has larger girdles, larger vertebrae, more robust ribs and shorter toes (Fig. 4), among the more readily visible distinctions. The dorsal ilium appears to be much narrower, but it is obscured by an overlying femur. The interclavicle has a large, broad anterior process, making it cruciform, not T-shaped.

Figure 3. The large Tanystropheus specimens to scale. On the right the new China specimen has large girdles, larger vertebrae, more robust ribs and shorter toes, among the more visible distinctions. Click to enlarge. Above right is the new M. Witton reconstruction with erect limbs, an overly large scapula, an overly large ilium, lacking an interclavicle and other minor issues. 

Figure 3. The large Tanystropheus specimens to scale. On the right the new China specimen has large girdles, larger vertebrae, more robust ribs and shorter toes, among the more visible distinctions. Click to enlarge. Above right is the new M. Witton reconstruction with erect limbs, an overly large scapula, an overly large ilium, lacks an interclavicle and other minor issues. Otherwise it is very good looking.

Check those hands and feet!
Earlier we were able to separate Rhamphorhynchus specimens into clades using pedal traits alone. Here we’ll compare a European Tanystropheus with the Chinese one (Fig. 4). If they don’t match, they are not conspecific.

Figure 4. Above the Chinese Tanystropheus. Below a large European Tanystropheus. They are not conspecific.

Figure 4. Above the Chinese Tanystropheus. Below a large European Tanystropheus. They are not conspecific.This was overlooked by Rieppel et al. 2010. Reconstructions have value.

Mark Witton started this 
A recent blog post by Mark Witton introduced a new reconstruction of Tanystropheus (Fig. 3 top right). He wondered if the neck was too heavy to use on land while reminding readers that my work was “produced with techniques of questionable reliability”. Keep that phrase in mind.

  1. Witton labeled Tanystropheus as a protorosaur. Actually it’s a tritosaur lepidosaur as indicated by a four-year-old cladogram that now tests 602 taxa.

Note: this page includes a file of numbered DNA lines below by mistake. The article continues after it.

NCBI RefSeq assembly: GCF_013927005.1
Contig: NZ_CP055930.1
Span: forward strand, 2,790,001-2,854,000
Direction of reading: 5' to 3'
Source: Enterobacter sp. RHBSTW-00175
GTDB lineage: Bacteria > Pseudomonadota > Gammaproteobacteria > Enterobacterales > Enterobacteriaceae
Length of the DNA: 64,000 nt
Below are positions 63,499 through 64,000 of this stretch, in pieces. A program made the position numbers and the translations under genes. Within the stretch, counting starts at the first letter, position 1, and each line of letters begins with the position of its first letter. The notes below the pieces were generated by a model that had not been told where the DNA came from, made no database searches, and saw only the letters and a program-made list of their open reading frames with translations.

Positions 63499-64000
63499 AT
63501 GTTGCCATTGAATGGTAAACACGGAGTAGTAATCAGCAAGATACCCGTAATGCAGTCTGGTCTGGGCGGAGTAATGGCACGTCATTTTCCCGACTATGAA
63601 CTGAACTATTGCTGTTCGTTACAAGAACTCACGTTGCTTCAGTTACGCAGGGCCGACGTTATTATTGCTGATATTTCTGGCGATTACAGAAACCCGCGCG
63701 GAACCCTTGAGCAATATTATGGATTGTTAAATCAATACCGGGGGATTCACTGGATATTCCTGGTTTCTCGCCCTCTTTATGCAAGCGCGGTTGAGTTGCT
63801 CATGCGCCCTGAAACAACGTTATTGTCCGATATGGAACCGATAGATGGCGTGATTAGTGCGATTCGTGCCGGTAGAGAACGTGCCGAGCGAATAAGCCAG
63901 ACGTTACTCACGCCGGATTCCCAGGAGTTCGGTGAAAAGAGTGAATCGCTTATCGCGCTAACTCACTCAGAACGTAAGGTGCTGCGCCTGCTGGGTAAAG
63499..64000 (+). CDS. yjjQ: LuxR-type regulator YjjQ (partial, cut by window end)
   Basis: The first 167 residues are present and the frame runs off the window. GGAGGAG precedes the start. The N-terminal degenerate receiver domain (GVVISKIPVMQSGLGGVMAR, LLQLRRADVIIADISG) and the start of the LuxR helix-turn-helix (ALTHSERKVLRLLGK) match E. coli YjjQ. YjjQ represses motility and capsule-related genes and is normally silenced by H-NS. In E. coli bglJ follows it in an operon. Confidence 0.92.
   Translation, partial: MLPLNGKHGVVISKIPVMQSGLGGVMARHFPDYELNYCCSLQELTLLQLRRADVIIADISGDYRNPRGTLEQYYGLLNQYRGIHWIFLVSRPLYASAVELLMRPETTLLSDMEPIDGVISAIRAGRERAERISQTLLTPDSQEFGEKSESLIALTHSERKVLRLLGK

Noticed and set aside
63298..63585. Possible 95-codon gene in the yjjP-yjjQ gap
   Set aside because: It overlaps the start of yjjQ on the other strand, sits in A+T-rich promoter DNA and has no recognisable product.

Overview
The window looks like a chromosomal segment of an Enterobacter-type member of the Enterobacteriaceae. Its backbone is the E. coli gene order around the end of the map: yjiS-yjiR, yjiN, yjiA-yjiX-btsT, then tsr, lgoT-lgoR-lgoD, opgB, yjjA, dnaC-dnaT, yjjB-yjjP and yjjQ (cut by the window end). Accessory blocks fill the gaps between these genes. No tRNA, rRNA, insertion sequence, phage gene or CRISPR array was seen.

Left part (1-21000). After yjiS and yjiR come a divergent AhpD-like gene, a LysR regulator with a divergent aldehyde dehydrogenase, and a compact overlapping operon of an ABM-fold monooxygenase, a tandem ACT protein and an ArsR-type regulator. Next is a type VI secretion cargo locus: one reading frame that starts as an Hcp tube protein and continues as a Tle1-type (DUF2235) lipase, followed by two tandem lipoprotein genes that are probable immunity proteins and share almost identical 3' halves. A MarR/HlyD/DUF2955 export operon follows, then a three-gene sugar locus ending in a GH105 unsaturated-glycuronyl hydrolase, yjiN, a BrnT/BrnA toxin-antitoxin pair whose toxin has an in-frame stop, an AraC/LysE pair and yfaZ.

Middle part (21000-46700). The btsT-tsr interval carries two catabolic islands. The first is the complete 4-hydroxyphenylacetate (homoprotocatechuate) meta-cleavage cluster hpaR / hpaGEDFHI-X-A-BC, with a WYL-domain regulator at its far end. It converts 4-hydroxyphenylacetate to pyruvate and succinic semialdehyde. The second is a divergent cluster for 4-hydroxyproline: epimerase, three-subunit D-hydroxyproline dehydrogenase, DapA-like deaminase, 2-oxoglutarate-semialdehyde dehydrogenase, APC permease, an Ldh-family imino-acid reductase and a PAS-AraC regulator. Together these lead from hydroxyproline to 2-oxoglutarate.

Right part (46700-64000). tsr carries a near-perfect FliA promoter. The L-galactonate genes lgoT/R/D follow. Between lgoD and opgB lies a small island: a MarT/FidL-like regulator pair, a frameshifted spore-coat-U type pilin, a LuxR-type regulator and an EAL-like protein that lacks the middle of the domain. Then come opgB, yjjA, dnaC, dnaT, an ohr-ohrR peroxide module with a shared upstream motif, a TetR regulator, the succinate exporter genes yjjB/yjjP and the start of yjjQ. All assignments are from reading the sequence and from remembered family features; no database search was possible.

2. On tradition alone, Witton includes drepanosaurs, Sharovipteryx, Tanytrachelos, Langobardisaurus and Dinocephalosaurus in the protorosaurs. All are indeed related to Tanystropheus, and are likewise tritosaur lepidosaurs.
  3. Witton reports, “I decided to try my hand at producing a new skeletal reconstruction based on the large, near complete Tanystropheus skeleton described in detail by Rieppel et al. (2010): PIMUZ T 2189.” Unfortunately the skeleton described by Rieppel et al. and traced by Witton is GMPKU-P-1527, the Chinese specimen (Figs. 1, 2). The 2189 specimen is European (Fig. 3), represented by a skull and neck only (Fig. 3). Witton’s technique was to trace a published photo. He makes no mention of visiting the specimen first hand. If you’ll remember, the technique of questionable reliability” mentioned above is my sin of tracing fossil from photographs. So Witton is doing exactly what I do. Is Witton aware of this possible hypocrisy?
  4. Witton reports, “I reconstructed missing parts using smaller Tanystropheus specimens (from Nosotti 2007) and Wild’s widely-used ‘adult’ skull reconstruction.” So he created a chimaera. That is almost never a good idea going as far back as to putting a Camarasaurus skull on a Brontosaurus body. It’s easy, but it’s wrong. “Widely used” doesn’t mean it is correct. As mentioned above, that skull is a chimaera, too.
  5. Witton’s reconstruction admits to cheating on the true sprawling pose for his geometrical analysis. That’s fine. I laid limb elements out straight,too, but not in a walking pose. That would be confusing to someone who didn’t know what the illustration was being used for.
  6. Adding to the confusion, Witton draws a medially directed femoral head which is not present in this lepidosaur.
  7. Witton’s Tanystropheus scapula is too large (see above). The pelvis is a chimaera and a shade too large. Otherwise it’s a beautiful reconstruction and part of that beauty comes from free handing certain elements. I won’t say Witton’s work as a whole is produced with techniques of questionable reliability.l like tracing, free handing and creating chimaeras… but I will say that free handing and creating chimaeras is not reliable. Tracing from photographs can be very reliable! Ad hominem blackwashing (see Witton’s comment) is never appropriate for colleagues. Everyone should realize that inappropriate habits, like creating chimaeras, never last forever. And everybody makes honest mistakes (like overlooking the interclavicle). Finally holding a grudge or never granting forgiveness for past errors is never good… Right guys? Okay. Let’s move on…